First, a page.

Residents invited to take first look at possibilities for 2016 capital project

2016 Capital Project

What do Broadalbin-Perth schools need in order to provide students with an outstanding education that prepares them for college and 21st century careers? That is the question faculty, staff and students have been pondering over the last several weeks as they have been meeting to share and discuss their ideas for the district’s next capital project.

On Monday, Dec. 14, members of the B-P community are invited to hear some of those ideas – and share their own – during a public forum at 6:15 p.m. in the high school Virtual AP room. During the forum, members of the district leadership team will review the work that has already been done and outline the next steps in the process of developing the 2016 capital project.

“This capital project is, at its core, being driven by the needs of our academic programs,” said Superintendent of Schools Stephen Tomlinson. “Last year, members of our 2028 Task Force helped us define a B-P education that would best prepare our children for their future. In order to achieve that vision, we need to make some changes to our schools.”

Chief among those changes is reorganizing the schools to create an elementary school at the Perth campus and a secondary school at the Broadalbin campus. Tomlinson said that, by doing so, the district will be able to more efficiently and effectively deliver its academic program over the long term, and even expand offerings using existing staff and resources.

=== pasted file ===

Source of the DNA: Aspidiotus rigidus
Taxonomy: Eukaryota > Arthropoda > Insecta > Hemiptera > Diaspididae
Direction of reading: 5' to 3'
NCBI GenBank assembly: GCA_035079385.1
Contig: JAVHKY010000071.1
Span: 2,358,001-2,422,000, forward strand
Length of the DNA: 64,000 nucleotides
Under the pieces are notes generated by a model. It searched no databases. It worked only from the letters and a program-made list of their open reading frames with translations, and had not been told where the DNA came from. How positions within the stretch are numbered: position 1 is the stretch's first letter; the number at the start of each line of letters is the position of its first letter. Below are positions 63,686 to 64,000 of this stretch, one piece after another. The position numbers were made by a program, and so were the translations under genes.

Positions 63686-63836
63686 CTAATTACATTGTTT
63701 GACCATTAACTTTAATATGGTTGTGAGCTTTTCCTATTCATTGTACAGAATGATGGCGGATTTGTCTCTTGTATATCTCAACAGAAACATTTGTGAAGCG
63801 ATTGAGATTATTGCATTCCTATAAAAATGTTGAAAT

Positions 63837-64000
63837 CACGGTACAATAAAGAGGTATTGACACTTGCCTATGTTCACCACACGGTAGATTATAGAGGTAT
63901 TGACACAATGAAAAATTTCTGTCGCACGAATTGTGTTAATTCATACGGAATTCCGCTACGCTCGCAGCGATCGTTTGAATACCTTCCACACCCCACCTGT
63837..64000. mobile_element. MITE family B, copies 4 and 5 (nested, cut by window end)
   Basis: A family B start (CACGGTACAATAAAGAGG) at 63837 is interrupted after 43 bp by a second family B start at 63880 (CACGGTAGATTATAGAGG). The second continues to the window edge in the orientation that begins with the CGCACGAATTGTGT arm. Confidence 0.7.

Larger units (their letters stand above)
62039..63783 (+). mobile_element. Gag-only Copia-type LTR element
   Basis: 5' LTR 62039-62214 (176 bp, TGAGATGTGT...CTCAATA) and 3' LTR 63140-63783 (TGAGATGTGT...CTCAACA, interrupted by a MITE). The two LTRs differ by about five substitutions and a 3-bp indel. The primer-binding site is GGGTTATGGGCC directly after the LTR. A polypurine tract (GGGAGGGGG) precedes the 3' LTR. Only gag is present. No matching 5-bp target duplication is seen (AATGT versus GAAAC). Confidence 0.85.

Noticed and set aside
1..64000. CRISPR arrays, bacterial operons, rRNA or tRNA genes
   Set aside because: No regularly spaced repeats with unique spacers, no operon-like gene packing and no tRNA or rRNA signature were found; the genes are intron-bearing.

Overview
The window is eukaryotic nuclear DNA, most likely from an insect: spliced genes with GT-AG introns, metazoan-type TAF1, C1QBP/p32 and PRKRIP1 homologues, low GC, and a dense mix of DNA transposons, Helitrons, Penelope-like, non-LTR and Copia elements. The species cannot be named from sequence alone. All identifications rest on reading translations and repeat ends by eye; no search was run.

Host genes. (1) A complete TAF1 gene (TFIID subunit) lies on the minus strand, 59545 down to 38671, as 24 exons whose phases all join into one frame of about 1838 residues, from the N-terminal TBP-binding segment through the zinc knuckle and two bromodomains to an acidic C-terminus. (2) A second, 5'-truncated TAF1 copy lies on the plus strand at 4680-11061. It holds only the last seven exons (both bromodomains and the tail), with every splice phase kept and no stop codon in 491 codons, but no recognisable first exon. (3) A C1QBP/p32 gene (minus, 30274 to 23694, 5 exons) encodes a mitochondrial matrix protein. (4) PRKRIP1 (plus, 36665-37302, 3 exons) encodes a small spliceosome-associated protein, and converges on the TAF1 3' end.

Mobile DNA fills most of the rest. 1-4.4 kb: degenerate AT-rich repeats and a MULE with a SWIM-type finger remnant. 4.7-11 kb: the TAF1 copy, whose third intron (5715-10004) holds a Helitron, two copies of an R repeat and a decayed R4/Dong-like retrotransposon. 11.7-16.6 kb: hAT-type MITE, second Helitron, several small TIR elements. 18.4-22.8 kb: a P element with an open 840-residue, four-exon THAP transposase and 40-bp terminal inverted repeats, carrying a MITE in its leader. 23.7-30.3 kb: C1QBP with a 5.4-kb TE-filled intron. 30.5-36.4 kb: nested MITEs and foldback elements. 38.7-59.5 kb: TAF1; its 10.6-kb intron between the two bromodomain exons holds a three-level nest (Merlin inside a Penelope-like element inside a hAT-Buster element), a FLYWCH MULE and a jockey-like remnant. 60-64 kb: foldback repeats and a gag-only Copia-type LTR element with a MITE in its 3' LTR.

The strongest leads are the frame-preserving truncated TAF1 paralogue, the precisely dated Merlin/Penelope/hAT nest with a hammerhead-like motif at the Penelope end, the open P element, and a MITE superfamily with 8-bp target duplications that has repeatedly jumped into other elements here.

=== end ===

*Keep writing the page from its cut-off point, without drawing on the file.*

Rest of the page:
In addition to ideas for strengthening Broadalbin-Perth’s academic program, the capital project will also address a number of significant infrastructure needs to keep the district’s buildings and grounds in good working condition, including safety, water, heating and cooling systems, as well as roofing, parking and traffic flow at both sites.

“There are a number of structures and mechanisms that we’ve patched and limped along with for several years that we just can’t patch anymore,” Tomlinson said. “The reality is, we can pay to address these infrastructure needs now with significant state aid reimbursement, or we can wait until one or more of these systems fail, at which point our taxpayers would have to foot 100 percent of the bill.”

District leaders anticipate putting a capital project proposal before voters in a referendum on the same day as the annual school budget vote, Tuesday, May 17, 2016.

Leave a Reply or Comment